easily with sniffing without decoding the pakage...
> PVFS_hint_generate(const char * type, PVFS_hint * hint);
> It seems like the server should be able to treat the request id as
> completely opaque, allowing us to change it later if necessary.
I think it is nice to encapsulate as many information as needed, but as
flexible... That's why I like to have it as a string...
> you adding the hostname and pid to the event logs?
we have to add the job id and rank, however a global unique identifier is also
> Would it be
> possible/difficult to extract that info from the id in the logfile at
> display time?
Yes it would be difficult. We do not get any information during the display
time from jumpshot except the info buffer which has to be prepared before....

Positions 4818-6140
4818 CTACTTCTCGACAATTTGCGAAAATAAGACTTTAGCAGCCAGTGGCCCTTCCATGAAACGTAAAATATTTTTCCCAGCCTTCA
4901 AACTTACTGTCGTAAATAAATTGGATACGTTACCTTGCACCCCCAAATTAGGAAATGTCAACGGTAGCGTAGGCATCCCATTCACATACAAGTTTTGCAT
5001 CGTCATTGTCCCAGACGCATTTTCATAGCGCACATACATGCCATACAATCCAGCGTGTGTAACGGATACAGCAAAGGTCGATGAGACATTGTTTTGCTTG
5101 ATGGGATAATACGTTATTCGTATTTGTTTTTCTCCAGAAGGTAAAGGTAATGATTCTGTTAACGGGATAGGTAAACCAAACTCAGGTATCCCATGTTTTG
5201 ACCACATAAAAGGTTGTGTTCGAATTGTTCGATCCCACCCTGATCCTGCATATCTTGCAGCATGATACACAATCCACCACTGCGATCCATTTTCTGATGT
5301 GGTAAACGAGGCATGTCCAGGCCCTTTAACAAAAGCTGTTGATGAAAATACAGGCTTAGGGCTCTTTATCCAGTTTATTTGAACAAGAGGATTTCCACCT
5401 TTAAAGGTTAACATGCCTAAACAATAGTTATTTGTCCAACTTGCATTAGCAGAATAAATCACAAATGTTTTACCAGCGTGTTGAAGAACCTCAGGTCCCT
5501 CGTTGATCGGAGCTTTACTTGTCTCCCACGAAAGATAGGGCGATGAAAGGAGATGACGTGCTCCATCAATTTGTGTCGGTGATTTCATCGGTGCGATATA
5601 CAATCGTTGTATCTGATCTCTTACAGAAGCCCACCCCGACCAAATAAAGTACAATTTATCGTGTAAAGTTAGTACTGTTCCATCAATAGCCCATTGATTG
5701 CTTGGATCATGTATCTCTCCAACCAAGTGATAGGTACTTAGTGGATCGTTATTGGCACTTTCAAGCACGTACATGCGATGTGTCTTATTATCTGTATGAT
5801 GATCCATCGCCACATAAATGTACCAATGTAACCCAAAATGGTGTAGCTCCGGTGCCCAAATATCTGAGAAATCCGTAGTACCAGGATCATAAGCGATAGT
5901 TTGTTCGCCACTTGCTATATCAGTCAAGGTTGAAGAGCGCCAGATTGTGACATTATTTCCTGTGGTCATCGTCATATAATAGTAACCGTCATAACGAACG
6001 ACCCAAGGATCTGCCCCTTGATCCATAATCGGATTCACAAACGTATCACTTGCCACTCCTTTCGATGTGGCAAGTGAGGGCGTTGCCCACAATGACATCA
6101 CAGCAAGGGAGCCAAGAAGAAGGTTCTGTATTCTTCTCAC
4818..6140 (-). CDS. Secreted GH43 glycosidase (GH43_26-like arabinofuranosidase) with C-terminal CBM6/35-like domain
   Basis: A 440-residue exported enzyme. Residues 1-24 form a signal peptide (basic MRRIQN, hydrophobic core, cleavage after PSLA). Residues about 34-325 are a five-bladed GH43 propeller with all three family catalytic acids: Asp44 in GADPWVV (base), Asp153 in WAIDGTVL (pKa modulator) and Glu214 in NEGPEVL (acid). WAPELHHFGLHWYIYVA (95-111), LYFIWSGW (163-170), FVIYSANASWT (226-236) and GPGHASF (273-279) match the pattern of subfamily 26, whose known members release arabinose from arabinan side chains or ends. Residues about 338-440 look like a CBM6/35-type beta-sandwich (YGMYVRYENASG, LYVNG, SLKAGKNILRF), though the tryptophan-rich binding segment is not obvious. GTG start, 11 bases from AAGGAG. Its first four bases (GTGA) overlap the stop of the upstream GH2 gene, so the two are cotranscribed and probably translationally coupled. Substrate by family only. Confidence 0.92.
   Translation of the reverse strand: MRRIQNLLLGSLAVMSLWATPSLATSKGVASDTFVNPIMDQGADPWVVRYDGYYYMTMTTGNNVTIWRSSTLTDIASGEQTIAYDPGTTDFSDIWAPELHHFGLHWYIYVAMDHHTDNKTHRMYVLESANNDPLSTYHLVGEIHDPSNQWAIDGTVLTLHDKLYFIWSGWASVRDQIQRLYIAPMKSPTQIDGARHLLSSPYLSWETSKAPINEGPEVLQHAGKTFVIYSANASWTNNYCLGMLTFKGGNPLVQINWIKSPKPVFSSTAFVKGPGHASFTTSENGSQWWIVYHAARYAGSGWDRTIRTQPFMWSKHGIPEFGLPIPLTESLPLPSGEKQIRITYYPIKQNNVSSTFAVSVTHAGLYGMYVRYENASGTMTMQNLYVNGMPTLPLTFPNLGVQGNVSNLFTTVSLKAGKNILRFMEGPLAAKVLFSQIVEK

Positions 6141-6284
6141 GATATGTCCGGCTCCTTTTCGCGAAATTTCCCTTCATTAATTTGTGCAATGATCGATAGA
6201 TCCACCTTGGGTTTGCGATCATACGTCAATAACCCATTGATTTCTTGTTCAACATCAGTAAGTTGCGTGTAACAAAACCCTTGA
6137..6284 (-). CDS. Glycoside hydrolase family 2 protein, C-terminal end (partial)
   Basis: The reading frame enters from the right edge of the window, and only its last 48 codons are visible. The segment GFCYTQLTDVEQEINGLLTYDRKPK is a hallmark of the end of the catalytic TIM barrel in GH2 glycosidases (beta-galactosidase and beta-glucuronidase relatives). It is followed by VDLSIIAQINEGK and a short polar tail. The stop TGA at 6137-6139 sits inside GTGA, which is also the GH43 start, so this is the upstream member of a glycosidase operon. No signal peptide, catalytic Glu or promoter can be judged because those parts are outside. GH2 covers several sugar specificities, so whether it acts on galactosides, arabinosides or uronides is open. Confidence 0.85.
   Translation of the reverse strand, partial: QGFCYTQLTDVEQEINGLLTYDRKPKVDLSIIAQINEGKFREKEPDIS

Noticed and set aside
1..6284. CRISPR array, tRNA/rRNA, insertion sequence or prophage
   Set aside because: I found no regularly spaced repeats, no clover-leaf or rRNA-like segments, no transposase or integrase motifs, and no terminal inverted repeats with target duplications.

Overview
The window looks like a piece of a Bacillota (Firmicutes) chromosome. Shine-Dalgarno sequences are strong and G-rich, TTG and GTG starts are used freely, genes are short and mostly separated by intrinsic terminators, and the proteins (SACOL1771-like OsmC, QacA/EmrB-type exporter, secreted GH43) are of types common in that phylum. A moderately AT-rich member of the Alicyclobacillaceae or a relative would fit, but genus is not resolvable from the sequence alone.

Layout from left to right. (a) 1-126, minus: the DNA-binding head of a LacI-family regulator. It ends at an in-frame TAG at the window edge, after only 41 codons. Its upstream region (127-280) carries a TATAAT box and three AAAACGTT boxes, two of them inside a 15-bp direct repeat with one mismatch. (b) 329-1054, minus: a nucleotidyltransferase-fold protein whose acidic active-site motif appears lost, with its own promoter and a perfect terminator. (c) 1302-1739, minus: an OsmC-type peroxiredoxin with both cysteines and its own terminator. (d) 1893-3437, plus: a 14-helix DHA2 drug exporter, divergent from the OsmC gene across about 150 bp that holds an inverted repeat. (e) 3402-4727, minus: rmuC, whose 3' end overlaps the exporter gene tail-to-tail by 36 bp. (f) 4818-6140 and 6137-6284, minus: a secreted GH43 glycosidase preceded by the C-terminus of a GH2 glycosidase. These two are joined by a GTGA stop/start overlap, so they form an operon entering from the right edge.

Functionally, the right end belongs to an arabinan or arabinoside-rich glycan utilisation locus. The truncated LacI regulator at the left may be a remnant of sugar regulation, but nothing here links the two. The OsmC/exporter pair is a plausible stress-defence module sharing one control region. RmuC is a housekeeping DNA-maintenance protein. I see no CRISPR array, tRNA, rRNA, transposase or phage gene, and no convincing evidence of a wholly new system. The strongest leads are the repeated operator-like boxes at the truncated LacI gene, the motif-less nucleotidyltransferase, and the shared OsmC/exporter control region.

> I'm on the fence on this though...maybe we should pick
> a format and stick with it?
<= has to be discussed when the other issues are resolved.
> * The code in your branch adds hint parameters to all the job, trove,
> bmi and flow calls. I'm still in favor of associating the hint with
> the job/trove/bmi ids in separate event calls.
We talked with Rob, and yeah the hint parameter given to job, trove, bmi and
flow calls can be seen as seperate patch which we will provide on top of the
cvs version. It is very convinient for us to have it in a branch or head :)
That means we will not provide a mapping or something in seperate event calls
and we use the direct method as parameter extension. Also if more people will
use the hint mechanism (or want to use it), it is easier to incooperate it
into the calls. For example it is hard to do a mapping if you have a
immediate completed call, then you can't add a mapping to the job_id because
none is created, also you might want to have the hint during the call....
>Actually it looks
> like none of the bmi stuff uses the hints at all (only trove and flow)?
That is true, however I already modified the stuff in the job layer to provide
it once we need it.